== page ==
Conclusions

The advantages of maintaining a good fan efficiency across the range of operating points are clear — low running costs which can lead to the additional capital cost being recouped in a very short period of time — often less than two years. A high efficiency impeller may not necessarily be more expensive as, with a re­duction in internal losses, the fan may even be reduced in size for a specific duty.

In an age of aggressive marketing, care must be taken to read beyond the advertising “blurb”. No form of flowrate control is applicable to all types of system and the user must distinguish between the different types of system. Speed control bytheuse of inverters with induction motors is not a universal panacea.

Graphs of the type shown in Figures 6.12 and 6.21 are com­mon, but attention is again drawn to some of the assumptions made and to the fact that they are only applicable to fully turbu­lent constant orifice systems, where PiQ3« N3. It must be ap­preciated that they are approximate and that they refer to spe­cific items of equipment. The full cubic power saving is never achieved in practice. The general conclusions are, however, valid.

In the analysis, the backward bladed fan has an assumed static efficiency of 80%, whilst for the forward curved and variable pitch axial, this is 60% both at the design flowrate. The differ­ences would be smaller if both axials and centrifugals were se­lected on a total pressure basis as recommended in the fan test standards ISO 5801/2. Special attention is drawn to the use of wide backward bladed centrifugal fans with 2 speed (dual wound 4/6 pole shown) motors and disc throttle dampers. This is a relatively cheap installation rivalling more sophisticated methods in its control efficiency.

DC motors with thyristor control surpass all others, but AC mo­tors with inverter drives are almost as efficient and much more reliable. Both enable high efficiency centrifugal fans to match the power savings of variable pitch axial flow fans.

A • Backward bladed fan • ouM damper ■ B — Backward bladed fan • radial vana in tat control

— —————— B2 • Backward biadad fan • 2 apaad motor — radial vana control

——————————— C — Forward curved fan • outlet damper

——————————— D — Variable pitch axial Row fan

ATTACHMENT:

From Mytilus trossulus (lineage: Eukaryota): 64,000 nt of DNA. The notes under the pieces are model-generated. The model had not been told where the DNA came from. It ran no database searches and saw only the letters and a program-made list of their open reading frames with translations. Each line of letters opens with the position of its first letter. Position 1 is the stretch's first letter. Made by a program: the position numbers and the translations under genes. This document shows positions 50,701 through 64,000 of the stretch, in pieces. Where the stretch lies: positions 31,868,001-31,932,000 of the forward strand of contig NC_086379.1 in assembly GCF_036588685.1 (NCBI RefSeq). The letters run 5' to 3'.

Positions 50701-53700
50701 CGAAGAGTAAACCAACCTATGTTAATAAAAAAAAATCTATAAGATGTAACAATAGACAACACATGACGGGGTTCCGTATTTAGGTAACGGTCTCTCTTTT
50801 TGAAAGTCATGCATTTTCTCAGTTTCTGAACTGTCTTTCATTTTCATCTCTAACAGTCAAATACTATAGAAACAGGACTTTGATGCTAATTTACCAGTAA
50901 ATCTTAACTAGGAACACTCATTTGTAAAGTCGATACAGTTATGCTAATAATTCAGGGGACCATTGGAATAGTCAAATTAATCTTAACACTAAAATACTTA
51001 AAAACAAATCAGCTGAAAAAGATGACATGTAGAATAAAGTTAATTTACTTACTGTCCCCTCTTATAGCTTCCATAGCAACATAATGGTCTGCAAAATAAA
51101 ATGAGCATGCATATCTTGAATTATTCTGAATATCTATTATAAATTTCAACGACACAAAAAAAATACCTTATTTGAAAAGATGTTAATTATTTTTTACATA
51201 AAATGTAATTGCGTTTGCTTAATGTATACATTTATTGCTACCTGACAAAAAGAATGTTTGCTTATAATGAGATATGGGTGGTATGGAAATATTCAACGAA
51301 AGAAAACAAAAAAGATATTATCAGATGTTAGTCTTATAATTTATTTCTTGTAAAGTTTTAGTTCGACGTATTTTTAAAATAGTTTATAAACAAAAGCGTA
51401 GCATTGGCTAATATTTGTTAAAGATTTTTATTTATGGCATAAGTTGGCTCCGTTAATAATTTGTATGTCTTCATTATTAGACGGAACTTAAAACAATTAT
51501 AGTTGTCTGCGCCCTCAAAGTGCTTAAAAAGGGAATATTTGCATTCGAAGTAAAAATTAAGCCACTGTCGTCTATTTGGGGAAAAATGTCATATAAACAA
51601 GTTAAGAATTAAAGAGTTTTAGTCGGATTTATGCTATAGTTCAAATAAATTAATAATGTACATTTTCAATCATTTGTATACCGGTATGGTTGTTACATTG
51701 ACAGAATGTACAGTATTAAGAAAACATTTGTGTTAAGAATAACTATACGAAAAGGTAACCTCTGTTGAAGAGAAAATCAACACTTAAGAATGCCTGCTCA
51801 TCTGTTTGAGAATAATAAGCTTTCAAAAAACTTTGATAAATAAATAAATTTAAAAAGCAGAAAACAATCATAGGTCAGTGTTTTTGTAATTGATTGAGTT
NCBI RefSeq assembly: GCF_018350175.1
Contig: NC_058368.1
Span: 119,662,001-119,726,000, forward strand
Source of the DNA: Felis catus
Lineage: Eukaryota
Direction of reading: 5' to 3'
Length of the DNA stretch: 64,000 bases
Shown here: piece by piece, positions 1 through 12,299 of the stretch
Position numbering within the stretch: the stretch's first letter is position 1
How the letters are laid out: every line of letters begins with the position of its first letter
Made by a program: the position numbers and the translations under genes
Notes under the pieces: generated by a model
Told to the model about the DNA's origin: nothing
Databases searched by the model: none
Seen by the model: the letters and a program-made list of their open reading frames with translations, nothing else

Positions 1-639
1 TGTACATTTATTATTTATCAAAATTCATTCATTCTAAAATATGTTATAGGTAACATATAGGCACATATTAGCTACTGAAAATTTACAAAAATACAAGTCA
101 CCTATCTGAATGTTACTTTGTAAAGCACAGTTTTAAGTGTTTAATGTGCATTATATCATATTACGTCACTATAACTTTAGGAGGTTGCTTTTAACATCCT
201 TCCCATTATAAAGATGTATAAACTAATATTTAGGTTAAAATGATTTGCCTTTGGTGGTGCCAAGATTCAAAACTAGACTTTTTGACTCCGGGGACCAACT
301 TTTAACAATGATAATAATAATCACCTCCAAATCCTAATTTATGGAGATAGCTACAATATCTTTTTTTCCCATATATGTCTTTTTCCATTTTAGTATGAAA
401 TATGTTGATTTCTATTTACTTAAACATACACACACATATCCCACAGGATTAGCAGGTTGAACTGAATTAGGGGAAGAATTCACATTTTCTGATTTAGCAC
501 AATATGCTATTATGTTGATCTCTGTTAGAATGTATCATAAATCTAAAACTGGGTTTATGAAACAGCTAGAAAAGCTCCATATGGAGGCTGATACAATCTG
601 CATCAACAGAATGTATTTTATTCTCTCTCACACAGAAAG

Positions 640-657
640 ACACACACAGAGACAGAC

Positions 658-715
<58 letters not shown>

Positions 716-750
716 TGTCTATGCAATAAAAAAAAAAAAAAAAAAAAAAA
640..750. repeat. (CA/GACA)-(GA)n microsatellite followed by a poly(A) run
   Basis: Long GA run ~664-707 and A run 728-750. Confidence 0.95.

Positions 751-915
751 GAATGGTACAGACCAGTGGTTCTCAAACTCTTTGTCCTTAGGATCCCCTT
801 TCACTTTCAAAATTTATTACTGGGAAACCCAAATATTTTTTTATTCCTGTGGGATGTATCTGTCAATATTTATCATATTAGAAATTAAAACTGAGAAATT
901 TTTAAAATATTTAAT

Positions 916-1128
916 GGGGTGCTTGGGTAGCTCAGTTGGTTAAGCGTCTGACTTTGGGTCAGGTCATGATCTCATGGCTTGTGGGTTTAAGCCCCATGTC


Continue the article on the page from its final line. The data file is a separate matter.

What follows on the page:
— —- E — Backward biadad fan • diac throttle

————— ————- Ej — Backward biadad fan — 2 speed motor — diac throttle

——————————— F • Backward biadad fan — DC motor — thy rt»tor control

Conclusions

Percent of design flow

Figure 6.21 Power savings for damper and speed control

Speed control, whilst the preferred method for constant orifice or fixed systems, and also usable in many constant flow sys­tems, is not applicable to constant pressure systems.

You would expect a fan manufacturer to say it, but more care should be devoted to selection of appropriate equipment. Where comparisons are to be made on the basis of absorbed power, certification schemes such as those provided by AMCA and Eurovent become necessary. Performance data needs to be independently validated.

Remember that:

Q

= flowrate (m3/s)

Pf

= fan (total) pressure (kPa)

Nf

= fan (total) efficiency (decimal)

Tim

= motor efficiency (decimal)

Lit

= transmission efficiency (decimal)

Tic

= control efficiency (decimal)

P

= input power (kW)

P(Power input) kW =————————

T]f x rim x X Tic

The need to avoid unnecessary energy conversions is obvious, and direct drive fans should be considered wherever possible.

ETSU, BRESCU and their more recent successors, and oth­ers can take justifiable pride in the manner in which they brought to public attention, the reduction in running costs by changing from normal to high efficiency motors, when a saving of perhaps 5% can be made. How much greater would be the savings if the many fans with impeller efficiencies of 50 to 60%

Were changed for units having efficiencies of greater than 75%, and if appropriate fan regulators were fitted which were matched to their systems.

There is, of course, one foolproof method of saving power. Don’t leave a fan idling! Switch it off when it is not doing any use­ful work.

A particular example of this technique may be found in some bulk storage grain drying plants. Here the fan is controlled by a hygrostat and can only be run when the ambient air has a mois­ture content below the equilibrium moisture content of the grain, thus permitting some useful drying to take place without the need for auxiliary heat.

Posted in Fans Ventilation A Practical Guide


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